This Very Strange Painting Immortalizes Supreme Court Justice Clarence Thomas’s Freebie Luxury Vacations With a Republican Donor
The billionaire also lent Thomas his private jet to attend the dedication of the statue of a nun at a New Jersey cemetery.
The news that United States Supreme Court Justice Clarence Thomas has spent the past 20 years taking undisclosed luxury vacations on the dime of Republican donor Harlan Crow comes with a bizarre art angle: Crow has immortalized their time together in a painting that hangs at his home at Camp Topridge, a massive compound in Upstate New York’s Adirondack Park.
It’s a photo-realistic work that depicts Crow and Thomas with lawyers Peter Rutledge, Leonard Leo, and Mark Paoletta—all described by ProPublica, which broke the story, as “conservative operatives”—sitting in rustic wooden rocking chairs at Crow’s resort. (Leo, a Federalist Society leader, is said to have been instrumental in the confirmation of a third of the Supreme Court’s current justices, including Thomas, who faced allegations of sexual harassment during his hearings.)
Surrounded by verdant trees, the five men sit below statue of a bare-chested Native American man who is reaching up to the heavens. Crow wears a long-sleeved gingham shirt and khaki shorts that end above the knee with strap-on sandals. Thomas has on a striped blue polo shirt and a casual vest with khaki pants and brown shoes. Both men are smoking cigars.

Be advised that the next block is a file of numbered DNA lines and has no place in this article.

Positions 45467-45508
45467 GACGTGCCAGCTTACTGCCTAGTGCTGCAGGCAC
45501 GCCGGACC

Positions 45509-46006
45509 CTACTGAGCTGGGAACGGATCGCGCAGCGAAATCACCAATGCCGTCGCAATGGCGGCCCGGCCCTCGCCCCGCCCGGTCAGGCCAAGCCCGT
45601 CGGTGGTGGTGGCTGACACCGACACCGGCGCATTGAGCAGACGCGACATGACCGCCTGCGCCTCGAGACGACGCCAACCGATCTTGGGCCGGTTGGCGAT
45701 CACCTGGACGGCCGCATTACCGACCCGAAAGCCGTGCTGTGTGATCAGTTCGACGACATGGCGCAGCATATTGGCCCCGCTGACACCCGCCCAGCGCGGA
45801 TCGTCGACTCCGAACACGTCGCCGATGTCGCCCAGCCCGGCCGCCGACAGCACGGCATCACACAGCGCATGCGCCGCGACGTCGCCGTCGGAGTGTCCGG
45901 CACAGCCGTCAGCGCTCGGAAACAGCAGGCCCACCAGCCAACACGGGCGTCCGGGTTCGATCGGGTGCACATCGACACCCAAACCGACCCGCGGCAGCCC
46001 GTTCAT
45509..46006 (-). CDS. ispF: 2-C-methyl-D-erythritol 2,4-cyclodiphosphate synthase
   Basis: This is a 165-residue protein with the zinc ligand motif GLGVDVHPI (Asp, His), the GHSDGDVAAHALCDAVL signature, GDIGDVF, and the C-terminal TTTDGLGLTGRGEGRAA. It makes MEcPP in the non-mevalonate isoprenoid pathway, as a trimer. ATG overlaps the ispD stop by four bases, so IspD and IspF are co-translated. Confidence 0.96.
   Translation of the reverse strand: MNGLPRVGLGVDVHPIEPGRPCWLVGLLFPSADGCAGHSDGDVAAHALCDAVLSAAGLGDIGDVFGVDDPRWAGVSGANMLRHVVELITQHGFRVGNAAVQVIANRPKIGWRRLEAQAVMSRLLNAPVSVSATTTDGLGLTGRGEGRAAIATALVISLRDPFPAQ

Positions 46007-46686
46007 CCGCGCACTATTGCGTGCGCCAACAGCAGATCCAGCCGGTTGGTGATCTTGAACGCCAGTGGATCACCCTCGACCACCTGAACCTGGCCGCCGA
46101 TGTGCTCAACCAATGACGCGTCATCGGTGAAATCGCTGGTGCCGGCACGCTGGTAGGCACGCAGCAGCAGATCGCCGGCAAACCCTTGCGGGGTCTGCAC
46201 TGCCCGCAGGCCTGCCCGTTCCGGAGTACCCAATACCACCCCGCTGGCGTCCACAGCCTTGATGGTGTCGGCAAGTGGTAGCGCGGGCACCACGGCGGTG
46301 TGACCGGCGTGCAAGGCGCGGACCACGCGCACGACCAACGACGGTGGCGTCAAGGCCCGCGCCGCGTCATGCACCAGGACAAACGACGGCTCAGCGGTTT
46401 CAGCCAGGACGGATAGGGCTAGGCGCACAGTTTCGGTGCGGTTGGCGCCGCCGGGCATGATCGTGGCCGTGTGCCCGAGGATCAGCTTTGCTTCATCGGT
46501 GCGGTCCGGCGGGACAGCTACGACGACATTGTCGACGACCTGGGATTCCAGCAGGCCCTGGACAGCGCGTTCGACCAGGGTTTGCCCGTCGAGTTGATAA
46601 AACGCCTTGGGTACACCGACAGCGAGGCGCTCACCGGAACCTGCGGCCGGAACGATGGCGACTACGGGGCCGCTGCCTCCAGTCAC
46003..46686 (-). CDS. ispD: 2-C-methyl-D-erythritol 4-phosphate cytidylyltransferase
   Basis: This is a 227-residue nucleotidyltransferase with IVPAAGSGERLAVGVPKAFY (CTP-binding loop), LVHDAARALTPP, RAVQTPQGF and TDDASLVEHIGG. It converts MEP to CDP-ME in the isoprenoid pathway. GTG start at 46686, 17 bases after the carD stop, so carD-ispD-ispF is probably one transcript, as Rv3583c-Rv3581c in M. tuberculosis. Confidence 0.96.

The canvas is the work of Sharif Tarabay, a Montreal illustrator repped by John Brewster Creative Services in Westport, Connecticut. His artistic influences are reportedly 19th- and 20th-century painters—specifically Norman Rockwell and Haddon Hubbard Sundblom, an American illustrator best known for the Coca-Cola Santa Claus, considered to be the first modern depiction of the legendary Christmas saint.
Tarabay told ProPublica that the scene in the painting is from five years ago—and it’s not the only painting of Thomas he’s made. Recently, Crow gave Thomas and his wife a portrait of themselves, also commissioned from Tarabay. (As of press time, the artist had not responded to inquiries from Artnet News.)
The double portrait is part of a long string of lavish gifts from Crow, a billionaire real estate developer, to Thomas, including Frederick Douglass’s Bible, which cost $19,000. Thomas disclosed that gift, but ProPublica found that the justice had stayed mum on the annual vacations to Camp Topridge, as well as other trips on Crow’s yacht and private plane—travel arrangements that would have cost hundreds of thousands of dollars, were Thomas footing the bill himself.
Among Thomas’s many flights aboard Crow’s jet was a trip from Washington, D.C., to Maryrest Cemetery in Mahwah, New Jersey, for the dedication of a seven-foot-tall statue of the justice’s mentor and eighth grade teacher, Sister Mary Virgilius Reidy. (The nun, who died in 2013 at the age of 100, testified on her former student’s behalf in his Supreme Court confirmation in 1991.)
Crow didn’t just cover Thomas’s transportation needs for the 2021 event—he also paid for the statue himself, according to the Jersey Catholic. The work, by Austin sculptor Gary McElhaney, weighed 1,800 pounds—plus the 16,557-pound granite base.
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